Without finishing either the jacket piece or the garden labels piece (see last entry) I’m back making watercolours of the specimens in jars in the wet zoological store at the University. One thing stood out: necessary to have a moment of panic and a degree of wrestling with the image if it’s going to ‘bear fruit’ . 

 Here are a couple of takes on the ‘no label’ specimen of a couple of entries back. The one on the left is drawn with a glue gun. I’m doing more of these.

Also looked at the wonderful sailor’s knot of an octopus below – only 15cm high. Jacket and garden label pieces will just have to ferment until the way forward becomes clear.

This week: ask Leonie Robinson to identify this specimen; do glue drawings over vein type screen prints; wax and plaster models of ‘no label’.  If I put it down here then it has to happen doesn’t it?

Had a visit from Professor Terry Russell just before Christmas. We talked about the lack of colour in the stores, also children, teaching and science, dissection, drawing, vacuums, liquids, printmaking, research questions and how to write them up, sealed micro ecosystems. Prof Russell heads up the Centre for Research in Primary Science and Technology based at the University. We met at the print studios at the Bluecoat. I’m hoping his input will continue.

I’ve been thinking about labelling. My gran produced a beautiful garden plan. I have screen printed it onto both sides of these plastic plant tags. As a flat sheet, they remind me of postcards. Separated they make me think of germinating seeds. Will continue to fiddle until something happens.

Also playing with red and blue veins / tributaries / fractures / root systems. Have printed a number of these to be backgrounds for drawings (on paper). Also screen printed this onto the lining of a beautiful white jacket: reverse side. Have partly detached from the jacket and turned inside out. It reminds me of a flayed arm in the Heritage Collection and an engraving by William Cowper I saw in an exhibition (The Quick and the Dead) at the Hayward in the 1990’s.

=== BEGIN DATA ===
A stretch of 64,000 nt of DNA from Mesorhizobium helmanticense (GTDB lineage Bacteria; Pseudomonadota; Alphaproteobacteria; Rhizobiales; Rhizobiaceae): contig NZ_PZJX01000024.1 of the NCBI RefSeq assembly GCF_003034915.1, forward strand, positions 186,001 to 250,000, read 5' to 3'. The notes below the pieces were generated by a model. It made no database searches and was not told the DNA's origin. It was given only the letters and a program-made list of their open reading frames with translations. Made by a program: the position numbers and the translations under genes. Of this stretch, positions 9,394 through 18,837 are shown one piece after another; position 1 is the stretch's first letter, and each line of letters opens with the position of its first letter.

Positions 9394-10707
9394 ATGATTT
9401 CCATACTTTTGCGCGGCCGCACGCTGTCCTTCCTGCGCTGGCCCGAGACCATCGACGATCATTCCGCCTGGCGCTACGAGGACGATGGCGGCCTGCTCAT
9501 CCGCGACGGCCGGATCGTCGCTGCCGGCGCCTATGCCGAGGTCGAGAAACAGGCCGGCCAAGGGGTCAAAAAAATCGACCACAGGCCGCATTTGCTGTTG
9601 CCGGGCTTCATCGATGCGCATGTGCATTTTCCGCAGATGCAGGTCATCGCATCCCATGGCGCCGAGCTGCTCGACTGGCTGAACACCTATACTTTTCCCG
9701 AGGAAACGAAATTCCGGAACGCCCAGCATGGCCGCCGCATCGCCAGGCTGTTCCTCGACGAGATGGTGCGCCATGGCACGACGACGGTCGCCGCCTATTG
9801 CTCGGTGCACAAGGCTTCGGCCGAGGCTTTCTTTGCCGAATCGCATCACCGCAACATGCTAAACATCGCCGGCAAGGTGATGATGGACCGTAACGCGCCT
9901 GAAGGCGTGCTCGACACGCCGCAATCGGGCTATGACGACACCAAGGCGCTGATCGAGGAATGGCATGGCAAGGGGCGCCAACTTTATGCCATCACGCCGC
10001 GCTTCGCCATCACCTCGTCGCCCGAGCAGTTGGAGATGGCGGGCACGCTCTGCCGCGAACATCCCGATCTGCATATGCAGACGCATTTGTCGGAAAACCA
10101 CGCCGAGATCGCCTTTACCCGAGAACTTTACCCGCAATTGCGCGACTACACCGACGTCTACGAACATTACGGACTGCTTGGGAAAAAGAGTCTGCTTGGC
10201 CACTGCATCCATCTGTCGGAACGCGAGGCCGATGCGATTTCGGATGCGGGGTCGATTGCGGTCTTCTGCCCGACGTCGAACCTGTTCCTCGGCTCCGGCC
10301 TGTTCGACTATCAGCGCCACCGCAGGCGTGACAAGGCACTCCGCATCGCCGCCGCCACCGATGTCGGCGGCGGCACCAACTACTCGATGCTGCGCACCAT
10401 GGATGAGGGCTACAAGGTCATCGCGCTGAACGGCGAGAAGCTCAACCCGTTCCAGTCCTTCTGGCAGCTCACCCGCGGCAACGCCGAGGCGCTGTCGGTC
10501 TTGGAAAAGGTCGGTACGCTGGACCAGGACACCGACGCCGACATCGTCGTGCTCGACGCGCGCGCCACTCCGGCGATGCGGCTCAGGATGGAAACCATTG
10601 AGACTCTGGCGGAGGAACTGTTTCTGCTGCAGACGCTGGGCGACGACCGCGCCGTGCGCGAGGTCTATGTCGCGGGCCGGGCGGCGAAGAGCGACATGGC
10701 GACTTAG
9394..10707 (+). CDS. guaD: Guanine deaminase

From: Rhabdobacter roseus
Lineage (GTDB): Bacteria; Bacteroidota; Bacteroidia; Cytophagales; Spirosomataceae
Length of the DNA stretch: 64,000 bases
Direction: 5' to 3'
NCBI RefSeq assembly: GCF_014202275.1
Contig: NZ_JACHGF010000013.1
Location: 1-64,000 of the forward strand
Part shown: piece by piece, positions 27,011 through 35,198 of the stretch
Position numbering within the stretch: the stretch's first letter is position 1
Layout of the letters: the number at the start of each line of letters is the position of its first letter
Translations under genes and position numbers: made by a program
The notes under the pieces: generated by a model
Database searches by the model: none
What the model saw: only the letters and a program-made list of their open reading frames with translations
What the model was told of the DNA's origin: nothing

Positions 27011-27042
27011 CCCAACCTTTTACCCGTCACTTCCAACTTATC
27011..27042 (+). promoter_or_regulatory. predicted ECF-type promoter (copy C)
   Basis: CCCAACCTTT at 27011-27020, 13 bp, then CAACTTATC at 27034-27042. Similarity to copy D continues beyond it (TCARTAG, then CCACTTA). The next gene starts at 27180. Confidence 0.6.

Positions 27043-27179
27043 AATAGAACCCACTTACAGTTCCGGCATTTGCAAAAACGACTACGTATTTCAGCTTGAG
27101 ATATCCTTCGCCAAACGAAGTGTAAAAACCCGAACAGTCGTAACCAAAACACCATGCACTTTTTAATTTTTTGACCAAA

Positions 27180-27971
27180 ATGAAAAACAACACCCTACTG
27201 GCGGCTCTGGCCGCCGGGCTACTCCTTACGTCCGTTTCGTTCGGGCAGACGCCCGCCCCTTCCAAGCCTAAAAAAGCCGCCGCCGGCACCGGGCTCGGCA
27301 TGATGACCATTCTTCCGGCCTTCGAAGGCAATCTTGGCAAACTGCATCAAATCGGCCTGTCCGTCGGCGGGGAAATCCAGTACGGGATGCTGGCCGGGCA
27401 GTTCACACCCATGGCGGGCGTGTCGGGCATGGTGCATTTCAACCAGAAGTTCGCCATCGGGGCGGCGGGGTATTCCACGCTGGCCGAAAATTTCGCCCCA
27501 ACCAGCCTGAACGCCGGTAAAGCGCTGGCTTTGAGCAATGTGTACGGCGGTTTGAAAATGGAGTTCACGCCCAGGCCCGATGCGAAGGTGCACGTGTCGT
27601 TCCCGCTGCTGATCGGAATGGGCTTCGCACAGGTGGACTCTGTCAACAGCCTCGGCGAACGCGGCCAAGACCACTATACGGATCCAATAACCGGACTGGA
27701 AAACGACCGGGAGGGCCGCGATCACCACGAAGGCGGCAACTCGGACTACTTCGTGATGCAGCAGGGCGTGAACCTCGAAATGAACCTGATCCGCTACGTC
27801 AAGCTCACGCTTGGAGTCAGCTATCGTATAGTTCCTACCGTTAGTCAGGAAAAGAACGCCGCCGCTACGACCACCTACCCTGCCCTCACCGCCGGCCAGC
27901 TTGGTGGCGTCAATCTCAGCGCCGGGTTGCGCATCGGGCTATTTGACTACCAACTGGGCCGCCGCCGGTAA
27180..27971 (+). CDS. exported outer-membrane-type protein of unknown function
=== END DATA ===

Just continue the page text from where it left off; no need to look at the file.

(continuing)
Just back from the stores and still trying to warm through.

Another thought-provoking visit. Spent most of it in the ‘wet’ room (11º c) amongst the specimen jars. Drew, placing the drawings in glass as I went. Another small intervention, a distraction really. The real organisms and animals ‘in vitro’ split into two visually: either they look to be ‘in utero’ (the vertebrates) or they look marine i.e. somehow natural in liquid.

Still struggling to direct my thinking. Here are drawings of an unlabelled marine creature, which took me off towards classification, notation, the need to organise, to stucture, to draw order out of chaos. Also drew cynthia papillosa, which led me to the World Register of Marine Species online. It turns out that this can be almost tangerine coloured when alive. Lack of colour in both wet and dry stores is significant.

The ‘wet’ collection doesn’t get out much. Without strict temperature control evaporation is a threat, changing the strength of the formalin-water mix. Formaldehyde is believed to be carcinogenic and an alternative liquid used in these containers – alcohol – is a fire risk. Thus re-location is hazardous. Am thinking ‘what would happen to the ink drawing if immersed in formalin mix… could I make replicas of this specimen in wax?’ etc..

Cold inside and out today, or at least it feels it. Drew and thought in the windowless stores all morning. Leonie was there, also two biology students. Went back to the human skulls and stains. Made a list of stains to research. Thought this double injection specimen would make a fantastic screen print. May have a go at making it later this week.

Drew from the skulls without producing anything of note. Lots of ideas though: how to create something similar to bone i.e. full of holes, what would I put into the cranal cavity if I were to remodel the skull in tissue nest for my own purposes? Will make a few models and upload.

Created a small intervention in the dental area of the main store room using an x-ray light box from the collection and a drawing of mine. This was something I tried to put together in August but I didn’t have the right light box. The drips are egg white. Will leave this where it is until my next visit – see if there is any response…